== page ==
Julian Green debut
GettyImages / Alexander HassensteinAmerica-born Julian Green replaced Mario Goetze in the 88th minute.

Julian Green made his debut at the end of a performance in which Arjen Robben was the star of the show. The Dutchman contributed a goal and also won the penalty that Thomas Müller converted.

Meanwhile, it was also noticeable that Mario Gotze is getting closer to his best. His goal was a fine individual effort and a sign that both his confidence and fitness is returning after two lengthy lay-offs earlier this year.

Schalke 04 (Group E)

A 0-0 was not the worst result for Schalke in Bucharest. Qualification is still within their grasp and a win against Basel in the last group game will see them through, perhaps even as group winners.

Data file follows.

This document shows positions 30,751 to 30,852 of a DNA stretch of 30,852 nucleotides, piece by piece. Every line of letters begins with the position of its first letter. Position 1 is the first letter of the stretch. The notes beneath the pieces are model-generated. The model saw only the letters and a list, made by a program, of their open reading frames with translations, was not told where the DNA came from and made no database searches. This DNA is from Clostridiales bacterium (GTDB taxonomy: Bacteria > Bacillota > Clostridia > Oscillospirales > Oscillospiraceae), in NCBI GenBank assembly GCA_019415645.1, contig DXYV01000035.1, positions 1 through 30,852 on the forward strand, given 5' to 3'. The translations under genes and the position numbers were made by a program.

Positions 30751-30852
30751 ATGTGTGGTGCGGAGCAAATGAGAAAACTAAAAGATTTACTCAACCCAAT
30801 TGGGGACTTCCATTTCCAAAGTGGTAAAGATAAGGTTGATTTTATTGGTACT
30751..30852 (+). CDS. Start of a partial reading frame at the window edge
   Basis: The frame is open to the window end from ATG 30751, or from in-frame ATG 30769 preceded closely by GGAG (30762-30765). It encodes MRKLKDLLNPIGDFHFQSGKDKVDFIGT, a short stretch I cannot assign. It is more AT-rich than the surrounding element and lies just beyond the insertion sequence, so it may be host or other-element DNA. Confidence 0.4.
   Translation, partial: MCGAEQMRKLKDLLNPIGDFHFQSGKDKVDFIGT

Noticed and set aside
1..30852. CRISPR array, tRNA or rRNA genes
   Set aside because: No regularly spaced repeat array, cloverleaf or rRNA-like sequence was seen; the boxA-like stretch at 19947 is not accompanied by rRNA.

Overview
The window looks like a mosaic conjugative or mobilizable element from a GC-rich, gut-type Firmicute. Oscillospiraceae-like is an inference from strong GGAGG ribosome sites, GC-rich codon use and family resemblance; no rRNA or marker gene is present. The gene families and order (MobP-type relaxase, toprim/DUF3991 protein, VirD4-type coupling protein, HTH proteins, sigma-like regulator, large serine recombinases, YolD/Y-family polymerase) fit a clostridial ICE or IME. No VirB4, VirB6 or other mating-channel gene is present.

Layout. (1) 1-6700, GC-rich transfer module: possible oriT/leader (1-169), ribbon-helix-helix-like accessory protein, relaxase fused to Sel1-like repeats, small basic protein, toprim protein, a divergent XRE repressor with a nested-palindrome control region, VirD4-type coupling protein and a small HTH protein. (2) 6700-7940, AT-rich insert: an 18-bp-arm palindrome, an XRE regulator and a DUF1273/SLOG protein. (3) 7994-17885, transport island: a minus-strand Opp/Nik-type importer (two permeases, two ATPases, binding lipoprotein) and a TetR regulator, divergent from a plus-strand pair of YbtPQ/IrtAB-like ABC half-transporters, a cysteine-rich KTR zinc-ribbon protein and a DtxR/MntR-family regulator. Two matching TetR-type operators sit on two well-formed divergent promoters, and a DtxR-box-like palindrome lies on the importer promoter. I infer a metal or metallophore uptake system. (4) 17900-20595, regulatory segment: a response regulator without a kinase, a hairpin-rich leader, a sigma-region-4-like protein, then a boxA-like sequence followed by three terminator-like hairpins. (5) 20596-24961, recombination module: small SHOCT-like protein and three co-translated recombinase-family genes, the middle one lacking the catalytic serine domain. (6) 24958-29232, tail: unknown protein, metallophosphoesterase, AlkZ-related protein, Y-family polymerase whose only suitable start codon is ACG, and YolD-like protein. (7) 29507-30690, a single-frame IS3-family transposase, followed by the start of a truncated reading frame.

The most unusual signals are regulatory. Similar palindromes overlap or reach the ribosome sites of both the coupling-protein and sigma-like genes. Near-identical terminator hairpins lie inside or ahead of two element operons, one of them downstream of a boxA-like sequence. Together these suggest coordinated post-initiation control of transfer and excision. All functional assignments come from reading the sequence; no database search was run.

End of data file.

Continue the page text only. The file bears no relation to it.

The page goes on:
The performance, however, left a lot to be desired. The Royal Blues have very decent players but no discernible style or over-arching idea. They rely on individual moments of brilliance but that’s not enough against the better sides, who have a sense of cohesion. As a result, Schalke are treading water -- at best -- while Bayern improve and Dortmund consolidate.

The buck has to stop at Jens Keller, the S04 manager, who couldn’t be less inspirational if he tried. “Our plan is still to reach the last 16,” he said on Wednesday, with a minimum of conviction.

Ironically, Schalke’s problems, might be smaller if Keller was grossly incompetent. But the former Germany U-23 coach is clearly a decent coach; just not nearly good enough to get the best out of this team.

Schalke’s laboured performances in the Champions League and similarly unexciting showings in the Bundesliga are reflective of this basic dilemma and Keller’s results have just about sufficed to keep him in the job, without ever suggesting a real sense of progress.

Renewed fears about the long-term functionality of Kevin-Prince Boateng’s left knee -- the Ghanaian international had to leave Romania before the match to seek more treatment – hasn’t exactly lifted the mood in Gelsenkirchen either.